The banker shrugged his shoulders again.
"Yes, my dear uncle," said Lancelot, "you all
forget it, though you suffer for it daily and
hourly; though the honorable men among you
complain of the stain which has fallen on the old
chivalrous good faith of English commerce, and
say that now, abroad as well as at home, an Eng-
lishman's word is no longer worth other men's
bonds. You see the evil, and you deplore it in
disgust. Ask yourself honestly, how can you
battle against it, while you allow in practice,
and in theory too, except in church on Sundays,
What's to be Done? 247
the very falsehood from which it all springs ?
that a man is bound to get wealth, not for his
country, but for himself; that, in short, not
patriotism, but selfishness, is the bond of all
society. Selfishness can collect, not unite, a
herd of cowardly wild cattle, that they may feed
together, breed together, keep off the wolf and
bear together. But when one of your wild cattle
falls sick, what becomes of the corporate feelings
of the herd then? For one man of your class
who is nobly helped by his fellows, are not the
thousand left behind to perish ? Your Bible talks
of society, not as a herd, but as a living tree,
an organic individual body, a holy brotherhood,
and kingdom of God. And here is an idol which
you have set up instead of it ! "
But the banker was deaf to all arguments. No
doubt he had plenty, for he was himself a just
and generous ay, and a God-fearing man in his
way, only he regarded Lancelot's young fancies
as too visionary to deserve an answer; which
they most probably are ; else, having been broached
as often as they have been, they would surely,
ere now, have provoked the complete refutation
which can, no doubt, be given to them by hun-
dreds of learned votaries of so-called commerce.
And here I beg my readers to recollect that I am
in no way answerable for the speculations, either
of Lancelot or any of his acquaintances ; and that
these papers have been, from beginning to end,
as in name, so in nature, Yeast an honest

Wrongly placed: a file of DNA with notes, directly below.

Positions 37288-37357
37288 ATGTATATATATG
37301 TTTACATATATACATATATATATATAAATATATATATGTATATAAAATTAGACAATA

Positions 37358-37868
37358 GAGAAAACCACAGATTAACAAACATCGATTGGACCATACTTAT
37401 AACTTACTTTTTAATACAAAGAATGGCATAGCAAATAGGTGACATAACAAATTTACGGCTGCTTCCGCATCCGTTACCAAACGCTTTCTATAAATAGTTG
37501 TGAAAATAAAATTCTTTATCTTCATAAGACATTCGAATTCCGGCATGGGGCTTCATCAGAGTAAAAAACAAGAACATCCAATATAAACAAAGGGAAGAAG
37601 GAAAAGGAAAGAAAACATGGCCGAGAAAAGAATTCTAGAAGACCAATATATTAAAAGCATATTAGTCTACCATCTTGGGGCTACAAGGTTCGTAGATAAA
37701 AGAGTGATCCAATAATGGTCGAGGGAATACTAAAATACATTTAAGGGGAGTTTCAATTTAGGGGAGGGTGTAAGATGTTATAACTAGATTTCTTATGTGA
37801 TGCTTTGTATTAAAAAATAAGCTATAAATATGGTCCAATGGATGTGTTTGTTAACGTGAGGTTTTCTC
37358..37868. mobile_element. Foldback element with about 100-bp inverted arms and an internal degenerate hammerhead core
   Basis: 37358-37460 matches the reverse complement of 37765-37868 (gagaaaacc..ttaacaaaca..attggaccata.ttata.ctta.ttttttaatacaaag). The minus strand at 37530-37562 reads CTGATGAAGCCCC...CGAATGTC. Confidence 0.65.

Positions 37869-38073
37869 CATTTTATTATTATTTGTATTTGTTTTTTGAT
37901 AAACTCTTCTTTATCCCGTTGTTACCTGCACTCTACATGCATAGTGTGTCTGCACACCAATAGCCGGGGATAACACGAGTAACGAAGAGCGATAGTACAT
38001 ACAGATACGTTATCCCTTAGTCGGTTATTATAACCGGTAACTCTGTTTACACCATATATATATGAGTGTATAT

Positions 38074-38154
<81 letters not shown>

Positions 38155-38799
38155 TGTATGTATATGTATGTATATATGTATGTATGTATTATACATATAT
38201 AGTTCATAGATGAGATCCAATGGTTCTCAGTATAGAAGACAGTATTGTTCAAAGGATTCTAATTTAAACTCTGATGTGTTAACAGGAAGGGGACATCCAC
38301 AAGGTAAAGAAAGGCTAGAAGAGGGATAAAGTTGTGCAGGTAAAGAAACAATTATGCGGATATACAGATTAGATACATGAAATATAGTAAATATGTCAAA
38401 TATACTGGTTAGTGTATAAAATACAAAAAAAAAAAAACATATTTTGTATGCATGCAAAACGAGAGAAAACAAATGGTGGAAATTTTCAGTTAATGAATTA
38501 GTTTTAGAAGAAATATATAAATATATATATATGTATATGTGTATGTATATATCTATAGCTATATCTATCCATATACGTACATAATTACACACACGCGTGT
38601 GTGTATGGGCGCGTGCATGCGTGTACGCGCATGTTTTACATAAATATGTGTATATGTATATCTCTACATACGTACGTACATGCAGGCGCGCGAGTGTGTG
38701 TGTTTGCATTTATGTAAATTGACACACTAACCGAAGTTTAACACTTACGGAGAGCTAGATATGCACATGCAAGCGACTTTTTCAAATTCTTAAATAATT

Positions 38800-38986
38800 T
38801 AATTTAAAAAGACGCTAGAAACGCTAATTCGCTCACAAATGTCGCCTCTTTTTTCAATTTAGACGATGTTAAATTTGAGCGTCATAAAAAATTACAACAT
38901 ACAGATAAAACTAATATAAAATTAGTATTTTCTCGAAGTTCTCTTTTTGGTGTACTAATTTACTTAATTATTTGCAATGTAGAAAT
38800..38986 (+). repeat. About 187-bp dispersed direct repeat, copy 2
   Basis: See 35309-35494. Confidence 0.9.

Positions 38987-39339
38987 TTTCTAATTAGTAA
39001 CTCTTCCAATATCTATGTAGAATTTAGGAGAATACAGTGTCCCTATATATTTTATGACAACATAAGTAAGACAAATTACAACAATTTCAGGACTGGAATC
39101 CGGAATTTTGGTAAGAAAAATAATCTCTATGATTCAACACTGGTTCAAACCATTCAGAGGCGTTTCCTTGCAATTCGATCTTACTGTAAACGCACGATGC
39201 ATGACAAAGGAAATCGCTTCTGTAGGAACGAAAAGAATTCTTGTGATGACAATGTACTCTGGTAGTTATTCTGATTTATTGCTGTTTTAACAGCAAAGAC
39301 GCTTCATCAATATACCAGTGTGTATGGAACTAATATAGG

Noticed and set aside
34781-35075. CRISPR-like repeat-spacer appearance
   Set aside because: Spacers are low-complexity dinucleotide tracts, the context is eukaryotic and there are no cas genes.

sample of the questions which, good or bad, are
fermenting in the minds of the young of this day,
and are rapidly leavening the minds of the rising
generation. No doubt they are all as full of fal-
lacies as possible, but as long as the saying of
the German sage stands true, that "the destiny
of any nation, at any given moment, depends on
the opinions of its young men under five-and-
twenty," so long it must be worth while for those
who wish to preserve the present order of society
to justify its acknowledged evils somewhat, not
only to the few young men who are interested in
preserving them, but also to the many who are not.
Though, therefore, I am neither Plymouth
Brother nor Communist, and as thoroughly con-
vinced as the newspapers can make me, that to
assert the duties of property is only to plot its
destruction, and that a community of. goods must
needs imply a community of wives (as every one
knows was the case with the apostolic Christians),
I shall take the liberty of narrating Lancelot's
fanatical conduct, without execratory comment,
certain that he will still receive his just reward
of condemnation ; and that, if I find facts, a sen-
sible public will find abhorrence for them. His
behavior was, indeed, most singular; he abso-
lutely refused a good commercial situation which
his uncle procured him. He did not believe
in being "cured by a hair of the dog that bit
him;" and he refused, also, the really generous
offers of the creditors, to allow him a sufficient
"No," he said, "no more pay without work for
me. I will earn my bread or starve. It seems
God's will to teach me what poverty is I will
see that His intention is not left half fulfilled.
I have sinned, and only in the stern delight of a
just penance can I gain self-respect. "
"But, my dear madman," said his uncle, "you
What 's to be Done? 249
are just the innocent one among us all. You,
at least, were only a sleeping partner."
"And therein lies my sin; I took money which
I never earned, and cared as little how it was